Blushing and Physiological Arousability in Social Phobia

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Blushing and Physiological Arousability in Social Phobia

This paper will provide a critique of the article titled "Blushing and Physiological Arousability in Social Phobia," (Gerlach et al., 2001) located in the Journal of Abnormal Psychology (Vol. 110, No. 2). Blushing is defined as: "to become red in the face especially from shame or embarrassment. " It is believed that blushing involves physiological, behavioral, and cognitive factors which react with one another. The actual cause of one blushing is physiological; the amount of blood in one's face increases causing the amplification of a red hue in the blush region. The blush region is defined to be the face, forehead, ears, neck, and sometimes the upper part of the chest. The DSM-IV defines social phobia as marked and persistent fear of social or performance situations in which embarrassment may occur. Since blushing occurs when one is embarrassed, the researchers hoped to find a link between blushing and the reasons of in social phobic persons.

The researches hypothesized that persons with social phobia who complain of blushing would show more blushing as opposed to those who are social phobic without complaints of blushing or the controls. The researches came to this hypothesis because it is believed that if one is aware of their uncontrollable blushing, they have an increased awareness cognitively towards their blushing problem. In turn, one may exaggerate the amount of blushing they are experiencing which in turn will increase the actual physiological process heightening the blush level. Also, because the relation between heart rate and phobic anxiety exists, it was also hypothesized there would be a difference in heart rate between the subgroups. The researchers believe that heart rate reliably shows the amount of phobic anxiety one is enduring. Therefore, it is believed that the participants who complain of blushing will also have a higher heart rate compared to the other two subgroups.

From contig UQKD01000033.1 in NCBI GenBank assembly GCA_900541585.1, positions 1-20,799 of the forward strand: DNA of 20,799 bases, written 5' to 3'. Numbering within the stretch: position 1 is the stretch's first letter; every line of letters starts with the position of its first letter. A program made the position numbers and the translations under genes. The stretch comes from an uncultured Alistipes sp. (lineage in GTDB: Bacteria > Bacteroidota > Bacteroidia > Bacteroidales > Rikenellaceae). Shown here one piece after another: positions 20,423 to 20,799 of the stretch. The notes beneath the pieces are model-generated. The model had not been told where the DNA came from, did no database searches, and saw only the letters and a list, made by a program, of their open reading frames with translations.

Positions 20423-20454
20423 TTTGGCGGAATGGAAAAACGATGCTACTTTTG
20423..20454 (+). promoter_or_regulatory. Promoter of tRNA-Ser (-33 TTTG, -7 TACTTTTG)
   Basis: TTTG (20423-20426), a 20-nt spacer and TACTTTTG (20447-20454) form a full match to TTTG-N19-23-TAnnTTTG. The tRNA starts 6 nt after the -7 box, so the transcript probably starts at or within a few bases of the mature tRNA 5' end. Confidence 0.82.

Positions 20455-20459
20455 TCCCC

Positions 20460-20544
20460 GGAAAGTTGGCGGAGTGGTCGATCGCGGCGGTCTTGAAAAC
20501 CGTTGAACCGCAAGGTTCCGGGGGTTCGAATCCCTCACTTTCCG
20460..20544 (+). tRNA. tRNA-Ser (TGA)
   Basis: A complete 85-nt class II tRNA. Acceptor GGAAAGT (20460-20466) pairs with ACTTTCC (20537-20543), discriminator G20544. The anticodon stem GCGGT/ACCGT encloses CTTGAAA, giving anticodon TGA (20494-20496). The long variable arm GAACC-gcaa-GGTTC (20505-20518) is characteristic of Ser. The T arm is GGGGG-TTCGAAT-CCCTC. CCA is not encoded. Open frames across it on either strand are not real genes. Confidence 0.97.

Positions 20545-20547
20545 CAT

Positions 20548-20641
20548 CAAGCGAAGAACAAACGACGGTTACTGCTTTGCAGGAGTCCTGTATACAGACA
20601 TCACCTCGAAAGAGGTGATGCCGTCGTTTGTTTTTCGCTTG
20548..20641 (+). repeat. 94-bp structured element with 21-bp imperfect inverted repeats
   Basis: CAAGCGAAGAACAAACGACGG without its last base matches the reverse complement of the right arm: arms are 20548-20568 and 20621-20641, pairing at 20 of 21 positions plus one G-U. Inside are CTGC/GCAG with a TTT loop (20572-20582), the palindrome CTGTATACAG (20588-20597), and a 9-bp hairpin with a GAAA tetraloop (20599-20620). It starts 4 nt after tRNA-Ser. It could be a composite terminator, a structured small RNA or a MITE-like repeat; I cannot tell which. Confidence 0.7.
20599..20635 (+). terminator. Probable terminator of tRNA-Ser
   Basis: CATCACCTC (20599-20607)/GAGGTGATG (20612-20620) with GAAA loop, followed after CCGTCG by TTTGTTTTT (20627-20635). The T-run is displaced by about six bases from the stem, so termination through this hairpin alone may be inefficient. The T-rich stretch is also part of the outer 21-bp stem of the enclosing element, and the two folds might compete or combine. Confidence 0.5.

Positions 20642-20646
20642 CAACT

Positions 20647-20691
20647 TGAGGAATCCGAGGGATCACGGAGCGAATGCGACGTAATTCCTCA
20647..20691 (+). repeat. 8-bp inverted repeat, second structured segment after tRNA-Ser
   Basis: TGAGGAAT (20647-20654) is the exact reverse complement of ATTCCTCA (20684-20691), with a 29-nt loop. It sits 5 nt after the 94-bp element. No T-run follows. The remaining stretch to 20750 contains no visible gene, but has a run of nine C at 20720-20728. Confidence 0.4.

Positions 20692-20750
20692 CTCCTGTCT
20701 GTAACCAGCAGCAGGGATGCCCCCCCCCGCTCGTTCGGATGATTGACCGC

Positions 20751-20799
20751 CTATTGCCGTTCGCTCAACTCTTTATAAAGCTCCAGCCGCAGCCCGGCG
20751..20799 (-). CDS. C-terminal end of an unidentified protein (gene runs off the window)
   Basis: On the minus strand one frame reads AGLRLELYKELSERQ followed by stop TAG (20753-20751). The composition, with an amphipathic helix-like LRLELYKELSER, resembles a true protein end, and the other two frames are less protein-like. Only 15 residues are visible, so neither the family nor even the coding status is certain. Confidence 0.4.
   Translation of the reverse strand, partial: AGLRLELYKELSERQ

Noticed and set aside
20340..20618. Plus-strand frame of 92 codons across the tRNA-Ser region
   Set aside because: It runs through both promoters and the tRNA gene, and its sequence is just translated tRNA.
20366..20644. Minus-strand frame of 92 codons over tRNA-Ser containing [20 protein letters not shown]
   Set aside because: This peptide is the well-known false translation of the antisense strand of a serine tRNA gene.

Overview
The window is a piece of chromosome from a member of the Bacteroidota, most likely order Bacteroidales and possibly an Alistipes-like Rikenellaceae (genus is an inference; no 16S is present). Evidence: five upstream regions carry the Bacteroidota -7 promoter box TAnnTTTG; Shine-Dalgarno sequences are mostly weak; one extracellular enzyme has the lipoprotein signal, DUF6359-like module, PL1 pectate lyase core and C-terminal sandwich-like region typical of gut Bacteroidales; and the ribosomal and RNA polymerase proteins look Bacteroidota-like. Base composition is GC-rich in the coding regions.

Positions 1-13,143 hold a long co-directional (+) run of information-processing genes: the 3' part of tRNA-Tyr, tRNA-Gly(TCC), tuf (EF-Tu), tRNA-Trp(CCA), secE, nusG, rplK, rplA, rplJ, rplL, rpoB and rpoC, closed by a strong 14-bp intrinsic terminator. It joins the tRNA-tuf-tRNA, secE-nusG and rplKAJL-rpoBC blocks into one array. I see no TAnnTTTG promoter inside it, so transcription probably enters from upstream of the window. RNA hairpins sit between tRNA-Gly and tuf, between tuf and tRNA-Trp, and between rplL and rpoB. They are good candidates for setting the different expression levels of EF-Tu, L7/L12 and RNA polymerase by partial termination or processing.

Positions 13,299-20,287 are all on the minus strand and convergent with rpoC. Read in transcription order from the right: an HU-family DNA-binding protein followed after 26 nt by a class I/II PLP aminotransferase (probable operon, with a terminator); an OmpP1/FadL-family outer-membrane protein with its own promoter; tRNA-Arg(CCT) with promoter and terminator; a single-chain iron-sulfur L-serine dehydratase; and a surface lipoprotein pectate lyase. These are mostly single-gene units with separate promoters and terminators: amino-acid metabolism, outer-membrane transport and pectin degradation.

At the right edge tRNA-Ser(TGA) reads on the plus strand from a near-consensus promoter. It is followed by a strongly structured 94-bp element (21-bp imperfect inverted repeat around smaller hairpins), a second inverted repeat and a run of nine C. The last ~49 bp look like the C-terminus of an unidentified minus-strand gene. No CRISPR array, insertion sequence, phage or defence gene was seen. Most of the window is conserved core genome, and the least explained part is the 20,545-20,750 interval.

The study consisted of 44 participants (54% female, 46% male). The mean age of the participants of all three subgroups was 39.9 years of age. The mean years of education among the participants were 16.23 years. The participants all originated within Silicon Valley and the rest of the San Francisco Bay Area in California. All were highly educated and economically sound. The DMS-IV was used to determine the diagnosis and place the participants in the subgroups to which they fit best. All the interviews were audio taped, and an independent rater for accuracy evaluated fifteen of them. The reliability from the rater was excellent, providing a reliability coefficient of 1.00. The participants were also interviewed on whether blushing has ever been a problem for them or if it has ever affected an aspect in their lives at all. If they answered yes to any of those questions, they were placed within the subgroup of persons with previous complaint of blushing. Another interview was conducted to determine which of the participants would be categorized as possessing generalized social phobia. All of the participants, aside from the control group, were asked questions relating to anxiety and distress. The interviewer was to determine whether their anxiety and distress levels met a moderate level based on situations within the AIDS-IV questionnaire. The interviewer then made a decision in regard to their possible diagnosis of generalized social phobia. Twenty-two of the 30 experimental participants were diagnosed with generalized social phobia.

One the first day of actual testing, participants were attached with electrodes and sensors to record physiological factors. A baseline recording was created for each participant. They then sang a song, either "Old MacDonald Had a Farm" or "This Old Man", alone in a room. The participants were provided with a text of the song to reduce embarrassment during...
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